NSF News

Next-generation storm forecasting project aims to save lives

Severe storms have greatly impacted the Southeastern United States over the years. In the winter of 2022, there were more than 200 reported tornadoes and 14 fatalities. The human and economic impact of these severe storms cannot be overstated.

A key to dealing with storms and minimizing their severity is early forecasting and detection. The U.S. National Science Foundation, along with the National Oceanic and Atmospheric Administration, held a media day to demonstrate the dozens of instruments that will be deployed this month to measure the atmosphere near and inside storms, as part of the Propagation, Evolution, and Rotation in Linear Storms, or PERiLS campaign. The campaign is now in its second year.

"As recent tragic events have revealed, Southeastern tornadoes can be particularly violent and deadly.   PERiLS scientists hope to learn more about the complex ways in which these tornadoes form," said Karen Kosiba, NSF principal investigator and managing director of the University of Illinois Urbana-Champaign's Flexible Array of Radars and Mesonets (FARM) facility. "If we can learn how, why, when and where they will form, then we can make better predictions, more precise and longer lead-time warnings and save lives."

PERILS Media Day
Credit: Cory Hancock
NSF PI Karen Kosiba interviewed by TV crew.

Storms in the Southeastern United States can pose a higher risk to people and property for two reasons. First, some storms and the tornadoes they produce can be challenging to predict in advance because they often develop and evolve quickly. Second, the Southeastern U.S. tends to be more vulnerable because of unique scientific and socioeconomic factors, which previous research has shown include the frequency of nighttime tornadoes, larger population density relative to other tornado-prone areas in the U.S., and the amount and distribution of mobile and manufactured homes that pose added risks for residents when tornadoes strike.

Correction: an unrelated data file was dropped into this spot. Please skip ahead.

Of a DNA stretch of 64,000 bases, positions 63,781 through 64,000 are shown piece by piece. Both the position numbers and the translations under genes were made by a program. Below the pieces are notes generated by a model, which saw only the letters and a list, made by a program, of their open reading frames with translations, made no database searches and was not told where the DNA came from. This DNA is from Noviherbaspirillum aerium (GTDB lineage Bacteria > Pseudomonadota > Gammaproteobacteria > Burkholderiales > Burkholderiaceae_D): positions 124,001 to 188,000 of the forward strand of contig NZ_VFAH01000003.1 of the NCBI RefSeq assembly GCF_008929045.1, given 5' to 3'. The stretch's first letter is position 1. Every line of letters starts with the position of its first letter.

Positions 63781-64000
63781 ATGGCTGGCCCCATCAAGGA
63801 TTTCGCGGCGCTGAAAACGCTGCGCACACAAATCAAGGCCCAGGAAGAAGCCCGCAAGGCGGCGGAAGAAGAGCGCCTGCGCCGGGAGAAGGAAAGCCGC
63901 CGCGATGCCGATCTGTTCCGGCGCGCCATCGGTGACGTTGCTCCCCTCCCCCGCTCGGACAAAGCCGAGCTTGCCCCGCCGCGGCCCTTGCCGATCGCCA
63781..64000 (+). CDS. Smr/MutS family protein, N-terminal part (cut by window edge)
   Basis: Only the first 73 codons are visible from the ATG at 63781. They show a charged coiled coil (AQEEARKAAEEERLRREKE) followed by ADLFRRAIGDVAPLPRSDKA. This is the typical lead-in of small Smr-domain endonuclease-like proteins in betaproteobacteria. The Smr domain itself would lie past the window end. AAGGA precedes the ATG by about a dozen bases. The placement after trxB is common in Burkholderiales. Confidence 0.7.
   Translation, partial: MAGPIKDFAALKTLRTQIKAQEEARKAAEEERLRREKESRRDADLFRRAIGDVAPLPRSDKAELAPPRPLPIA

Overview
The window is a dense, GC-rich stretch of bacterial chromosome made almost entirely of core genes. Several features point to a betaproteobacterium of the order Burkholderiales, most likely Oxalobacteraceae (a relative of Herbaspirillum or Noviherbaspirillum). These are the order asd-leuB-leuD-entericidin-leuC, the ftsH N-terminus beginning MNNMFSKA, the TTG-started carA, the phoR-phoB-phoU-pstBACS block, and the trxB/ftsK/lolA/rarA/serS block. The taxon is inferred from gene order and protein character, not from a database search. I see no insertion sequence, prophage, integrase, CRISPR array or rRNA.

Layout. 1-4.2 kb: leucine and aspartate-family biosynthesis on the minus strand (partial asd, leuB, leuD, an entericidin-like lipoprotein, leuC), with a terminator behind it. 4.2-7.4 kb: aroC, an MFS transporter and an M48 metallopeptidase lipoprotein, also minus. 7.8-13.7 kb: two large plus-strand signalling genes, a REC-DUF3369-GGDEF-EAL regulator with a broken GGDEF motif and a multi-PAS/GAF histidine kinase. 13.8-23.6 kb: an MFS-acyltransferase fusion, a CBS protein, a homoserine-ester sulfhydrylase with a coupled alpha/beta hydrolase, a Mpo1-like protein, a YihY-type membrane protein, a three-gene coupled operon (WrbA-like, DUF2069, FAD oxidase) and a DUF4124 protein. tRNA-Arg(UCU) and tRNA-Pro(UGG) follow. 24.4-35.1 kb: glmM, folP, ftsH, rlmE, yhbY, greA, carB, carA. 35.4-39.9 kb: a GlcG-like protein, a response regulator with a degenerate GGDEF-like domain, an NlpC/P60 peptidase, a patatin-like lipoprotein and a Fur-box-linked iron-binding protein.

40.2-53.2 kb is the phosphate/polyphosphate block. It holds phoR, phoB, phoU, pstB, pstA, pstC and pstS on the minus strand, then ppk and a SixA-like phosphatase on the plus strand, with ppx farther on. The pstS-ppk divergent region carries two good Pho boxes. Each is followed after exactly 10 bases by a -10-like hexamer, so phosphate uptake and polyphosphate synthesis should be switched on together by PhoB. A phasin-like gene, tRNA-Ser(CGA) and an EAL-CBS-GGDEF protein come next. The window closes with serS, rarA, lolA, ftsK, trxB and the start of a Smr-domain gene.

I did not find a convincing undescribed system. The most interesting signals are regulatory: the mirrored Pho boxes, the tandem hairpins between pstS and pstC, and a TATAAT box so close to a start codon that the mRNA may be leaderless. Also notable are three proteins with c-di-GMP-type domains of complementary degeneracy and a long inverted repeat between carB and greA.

The project involves the coordination of about 30 teams in the field using a variety of equipment, including mobile radars, uncrewed aerial systems, trucks with instruments attached, and different kinds of portable devices designed to measure lightning and the atmosphere within and around storms.

"We are collecting an unprecedented data set to better understand tornadic storms in the Southeastern U.S., the environments in which they form, and the damage they leave behind," said Anthony Lyza, PERiLS coordinating scientist and postdoctoral research associate with NOAA’s Cooperative Institute for Severe and High-Impact Weather Research and Operations at the University of Oklahoma.

The researchers will have additional help from about 50 NOAA National Weather Service meteorologists who will join them in the field, and several weather service forecast offices will launch special weather balloons as needed to support the project. Additionally, NWS forecasters in the region will have access to the experimental data collected by the scientists to use in real time, aiding them in the quest for quicker prediction and more accuracy.

"PERiLS is yet another example of NSF investments benefiting every corner of this country. Working to find a solution to lessen the impact of severe storms is of paramount importance," said Sethuraman Panchanathan, NSF director. "We are grateful to Congress for their sustained support to this project.  This joint campaign between NSF and NOAA would not have been possible without their leadership and the resources to make it happen."